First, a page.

Friday 5 July 2019

Scientists 'Thunderstruck' As Arctic Fox Makes Stunning 2,100-Mile Journey in Just 76 Days

A baby Arctic fox with a dark-bluish coat recently made an epic journey on its own, trekking 2,179 miles (3,506 kilometers) in 76 days, crossing stretches of dynamic sea ice and glaciers.

The young female left the Svalbard Archipelago in Norway on March 26, 2018, reaching Greenland 21 days later while searching for food, according to news reports on the case. Then, on June 6, the fox left Greenland, reaching Ellesmere Island in Nunavut, Canada, on June 10, completing one of the longest tracked journeys for an Arctic fox (Vulpes lagopus), according to a research paper describing the feat, published online June 24 in the journal Polar Research.

And the little one wasn't wasting any time, crossing the treacherous scape at a clip of 28.8 miles per day (46.3 km per day) on average and reaching a top speed of 96.3 miles per day (155 km per day) on the ice sheet in northern Greenland, according to the researchers. "This is the fastest movement rate recorded for this species," the scientists, Eva Fuglei, of the Norwegian Polar Institute, and Arnaud Tarroux, of the Norwegian Institute for Nature Research, wrote in the paper. [The 10 Most Incredible Animal Journeys]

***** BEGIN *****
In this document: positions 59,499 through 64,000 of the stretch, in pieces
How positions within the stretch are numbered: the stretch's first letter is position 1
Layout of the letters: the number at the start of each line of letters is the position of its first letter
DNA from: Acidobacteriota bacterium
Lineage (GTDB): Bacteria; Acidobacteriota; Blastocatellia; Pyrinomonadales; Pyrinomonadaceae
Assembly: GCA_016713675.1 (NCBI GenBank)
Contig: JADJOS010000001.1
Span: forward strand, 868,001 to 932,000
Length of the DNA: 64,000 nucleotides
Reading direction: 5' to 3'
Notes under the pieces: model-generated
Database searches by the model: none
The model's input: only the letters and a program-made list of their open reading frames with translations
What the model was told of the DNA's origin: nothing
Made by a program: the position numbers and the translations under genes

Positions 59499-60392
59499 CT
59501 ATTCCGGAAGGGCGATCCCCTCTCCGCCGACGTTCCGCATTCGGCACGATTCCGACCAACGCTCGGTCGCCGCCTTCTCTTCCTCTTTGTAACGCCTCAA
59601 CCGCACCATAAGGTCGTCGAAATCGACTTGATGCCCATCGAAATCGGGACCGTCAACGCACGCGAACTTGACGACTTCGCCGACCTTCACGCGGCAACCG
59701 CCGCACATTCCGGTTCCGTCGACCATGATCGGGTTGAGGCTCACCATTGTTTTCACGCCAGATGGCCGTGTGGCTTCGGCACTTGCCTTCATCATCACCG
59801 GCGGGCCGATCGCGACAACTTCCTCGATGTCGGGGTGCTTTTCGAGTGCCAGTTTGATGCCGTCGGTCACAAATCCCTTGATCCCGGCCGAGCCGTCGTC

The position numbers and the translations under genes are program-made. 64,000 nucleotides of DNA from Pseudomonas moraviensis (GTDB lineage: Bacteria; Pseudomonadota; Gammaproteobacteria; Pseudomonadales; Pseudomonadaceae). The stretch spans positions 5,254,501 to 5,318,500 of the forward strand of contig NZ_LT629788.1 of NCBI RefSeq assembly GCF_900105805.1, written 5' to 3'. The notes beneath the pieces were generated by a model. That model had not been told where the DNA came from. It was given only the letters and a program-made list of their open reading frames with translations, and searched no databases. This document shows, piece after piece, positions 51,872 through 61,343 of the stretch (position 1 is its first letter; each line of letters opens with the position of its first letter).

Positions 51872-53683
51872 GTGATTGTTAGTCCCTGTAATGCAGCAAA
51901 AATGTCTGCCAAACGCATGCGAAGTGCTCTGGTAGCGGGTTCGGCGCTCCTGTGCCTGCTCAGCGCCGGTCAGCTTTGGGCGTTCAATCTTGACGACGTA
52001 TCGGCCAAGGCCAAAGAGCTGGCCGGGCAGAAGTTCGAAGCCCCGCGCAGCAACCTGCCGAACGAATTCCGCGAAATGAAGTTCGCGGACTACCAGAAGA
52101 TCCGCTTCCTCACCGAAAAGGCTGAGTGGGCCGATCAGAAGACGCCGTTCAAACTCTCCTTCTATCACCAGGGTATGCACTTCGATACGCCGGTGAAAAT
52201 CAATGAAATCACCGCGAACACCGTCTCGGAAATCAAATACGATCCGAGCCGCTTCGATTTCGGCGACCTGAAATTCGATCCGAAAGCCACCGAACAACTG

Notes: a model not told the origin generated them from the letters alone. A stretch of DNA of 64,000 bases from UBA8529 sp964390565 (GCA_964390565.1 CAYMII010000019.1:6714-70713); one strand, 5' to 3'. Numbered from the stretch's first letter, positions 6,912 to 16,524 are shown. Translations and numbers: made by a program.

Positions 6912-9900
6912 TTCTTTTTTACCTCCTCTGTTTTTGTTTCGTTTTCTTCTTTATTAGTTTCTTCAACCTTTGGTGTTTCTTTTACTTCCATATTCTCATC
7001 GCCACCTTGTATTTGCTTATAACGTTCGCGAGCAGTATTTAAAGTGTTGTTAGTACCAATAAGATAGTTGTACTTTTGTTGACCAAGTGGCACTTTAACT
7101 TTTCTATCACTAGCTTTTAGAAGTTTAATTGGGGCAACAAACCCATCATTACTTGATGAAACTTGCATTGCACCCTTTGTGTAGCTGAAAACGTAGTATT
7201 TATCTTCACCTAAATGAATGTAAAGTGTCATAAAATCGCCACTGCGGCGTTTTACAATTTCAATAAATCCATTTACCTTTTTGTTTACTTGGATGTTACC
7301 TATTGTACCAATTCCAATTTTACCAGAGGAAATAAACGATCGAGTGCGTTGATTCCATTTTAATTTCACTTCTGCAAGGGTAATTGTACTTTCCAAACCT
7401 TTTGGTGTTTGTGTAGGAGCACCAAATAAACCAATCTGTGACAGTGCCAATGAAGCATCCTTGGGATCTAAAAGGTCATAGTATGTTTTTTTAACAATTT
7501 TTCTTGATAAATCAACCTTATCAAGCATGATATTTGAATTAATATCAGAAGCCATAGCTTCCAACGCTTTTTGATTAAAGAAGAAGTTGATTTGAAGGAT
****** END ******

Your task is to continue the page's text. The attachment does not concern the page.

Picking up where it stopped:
"We couldn't believe our eyes at first. We thought perhaps it was dead or had been carried there on a boat, but there were no boats in the area. We were quite thunderstruck," Fuglei told NRK, the Norwegian government's public broadcasting company, as translated by BBC News.

No comments:

Post a Comment

You only need to enter your comment once! Comments will appear once they have been moderated. This is so as to stop the would-be comedian who has been spamming the comments here with inane and often offensive remarks. You know who you are!

Related Posts with Thumbnails